It is a doctrine that preachers might make an offhand remark about. They might toss out the phrase in a sermon, leaving it to the congregants to already understand. And for good reason: they received little teaching about it in seminary and have had little opportunity to read about it.  And yet, it is the key that unlocks many doors to understanding the ways of God and making sense of how to live in this world.

Indeed, it solves the great problem that possibly has led as many Christians astray from faith as has the problem of evil—the problem of good. Why is there so much good in a world that is rebellious against God? Why are there unregenerate people, many of whom deny the existence of God, who are kind, who are generous, who seem quite reasonable? It is a puzzle that has taken many a young person off guard as they have left their Christian environment and gone off to a secular school or job. This doctrine gives the answer that makes plain sense.

This marvelous doctrine is the doctrine of common grace. Grasp this doctrine and you can explain clearly the solution to the problem of good. You can also teach your people how to be neighbors to their unregenerate neighbors; how to benefit from the teachings and products and artistry of the unregenerate; how to discern what to be involved in and to partner with in the unregenerate world. So much makes sense once this doctrine is applied to life.

The doctrine of common grace has a word to add to the debate over the local church’s involvement in its community and culture. Common grace, not “redeeming the culture,” is the true motivation and guide for a church discerning what role it might play in its community.

It is common grace that leads the Christian toward resolving the most heart-wrenching concern that he has—namely, how can the unregenerate person he admires and even loves for the good that is in that person be condemned to hell? This is the great quandary—to know people who are nicer than ourselves who nevertheless will be condemned if they do not come to saving faith. It is this question that leads to the next: Will not the Judge of all the earth do what is just? Yes, we have been taught theologically that everyone is a wicked sinner deserving of damnation, but experientially we know people kinder that ourselves and other Christians—how can that be? And how, then can they be condemned? And seeing how sinful Christians can be and how good unregenerate neighbors can be—just what is it that the gospel is supposedly accomplishing?

Common grace supplies the answer—a surprisingly simple, even satisfying, answer. God, in his mercy, provides the sun and the rain for the unjust, as well as the just (Matt. 5:45; Luke 6:35). He provides not only external blessings but internal as well. The result is that goodness and beauty and even truth may exist in and be expressed through the unregenerate. Even unregenerate Gentiles have consciences that correspond with God’s law (Rom. 2:14–15), and pagans can write theological truth (Acts 17:28).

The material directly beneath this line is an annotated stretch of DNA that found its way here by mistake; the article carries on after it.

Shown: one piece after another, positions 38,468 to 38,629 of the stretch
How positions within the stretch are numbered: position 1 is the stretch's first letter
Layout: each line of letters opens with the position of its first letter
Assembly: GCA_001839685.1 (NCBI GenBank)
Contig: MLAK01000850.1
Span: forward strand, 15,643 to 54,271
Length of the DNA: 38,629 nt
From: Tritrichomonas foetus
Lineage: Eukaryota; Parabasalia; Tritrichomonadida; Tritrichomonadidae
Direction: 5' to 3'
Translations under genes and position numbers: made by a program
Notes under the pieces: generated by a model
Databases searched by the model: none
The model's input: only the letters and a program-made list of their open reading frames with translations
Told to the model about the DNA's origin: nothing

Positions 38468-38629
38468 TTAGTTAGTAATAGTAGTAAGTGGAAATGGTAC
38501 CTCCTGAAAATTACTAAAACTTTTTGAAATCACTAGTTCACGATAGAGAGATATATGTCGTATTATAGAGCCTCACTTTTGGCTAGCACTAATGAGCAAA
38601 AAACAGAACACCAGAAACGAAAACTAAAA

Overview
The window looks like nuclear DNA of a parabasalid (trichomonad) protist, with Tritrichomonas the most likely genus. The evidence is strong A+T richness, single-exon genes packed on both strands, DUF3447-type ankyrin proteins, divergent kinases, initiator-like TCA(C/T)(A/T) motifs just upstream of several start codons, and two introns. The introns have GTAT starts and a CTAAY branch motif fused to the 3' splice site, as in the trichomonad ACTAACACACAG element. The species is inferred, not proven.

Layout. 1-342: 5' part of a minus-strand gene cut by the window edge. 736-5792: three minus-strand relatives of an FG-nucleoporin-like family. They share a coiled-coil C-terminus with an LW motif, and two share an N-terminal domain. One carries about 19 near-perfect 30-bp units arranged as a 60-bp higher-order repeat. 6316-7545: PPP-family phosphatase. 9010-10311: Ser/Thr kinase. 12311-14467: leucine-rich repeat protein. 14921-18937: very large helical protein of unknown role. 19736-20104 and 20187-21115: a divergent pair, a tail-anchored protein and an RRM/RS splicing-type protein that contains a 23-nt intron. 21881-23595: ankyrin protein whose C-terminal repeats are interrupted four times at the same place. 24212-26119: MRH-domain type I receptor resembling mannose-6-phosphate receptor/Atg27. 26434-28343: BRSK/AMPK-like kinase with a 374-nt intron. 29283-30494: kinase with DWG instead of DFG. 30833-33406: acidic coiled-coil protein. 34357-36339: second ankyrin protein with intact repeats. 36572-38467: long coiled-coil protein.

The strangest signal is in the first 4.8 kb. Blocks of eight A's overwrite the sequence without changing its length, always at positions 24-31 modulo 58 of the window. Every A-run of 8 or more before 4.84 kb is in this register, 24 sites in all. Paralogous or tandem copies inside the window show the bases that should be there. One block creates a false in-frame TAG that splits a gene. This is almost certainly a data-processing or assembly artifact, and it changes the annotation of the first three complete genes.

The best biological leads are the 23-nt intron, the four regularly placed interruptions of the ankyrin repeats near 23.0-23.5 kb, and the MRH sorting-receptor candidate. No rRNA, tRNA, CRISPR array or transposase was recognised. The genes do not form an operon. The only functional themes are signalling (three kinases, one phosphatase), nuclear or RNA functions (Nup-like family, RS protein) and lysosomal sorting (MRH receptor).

Common grace explains how goodness, beauty, and truth may exist—even flourish—in dead sinners who have yet to be regenerated to life and brought out of darkness into light. The Holy Spirit who regenerates in special grace also bestows light for the unregenerate according to God’s merciful purposes. This doctrine gives us understanding so that we might both sincerely respect the good elements we observe in the unregenerate and, more importantly, give credit and praise to the right source—God.

Whatever good, beauty, and truth may be found in the unregenerate is a gift from God that he bestows out of common grace. That one person may possess more of a particular gift than another (even one unregenerate more than one regenerate) is the result of God’s benevolence, and not from that person’s innate goodness. Why God gives a particular gift to one person and not another; why one person should be given an unusual wealth of giftedness (such as being especially kind)—such reasons are known only to God the giver. The point is that he is the giver. No one possesses a good gift or trait that is not given by the Creator. No one is good of themselves; no one displays any measure of good of themselves.

Thus, God judges no one according to the gifts he has given. He judges everyone according to whether or not they remain in their rebellious state of rejecting him and his redeeming gift of the gospel.

See how common grace unlocks puzzles? It explains how seemingly good and gifted persons nevertheless remain under God’s condemnation even as their good traits and gifts may be honestly recognized and made use of. Much more can be explored, and ministers would do well to study this doctrine more deeply so as to offer practical counsel and guidance for their people.

Helpful resources are:

“Calvin and Common Grace,” The Princeton Theological Review Vol. 7 No. 3 (1909), pp 437-465, translated by Geerhardus Vos. (available online at

“Common Grace,” The Collected Writings of John Murray.

He Shines in All That’s Fair: Culture and Common Grace, Richard J. Mouw

Institutes of the Christian Religion, John Calvin, 2.2.14–17.

The Problem of Good: When the World Seems Fine without God, ed. D. Marion Clark.


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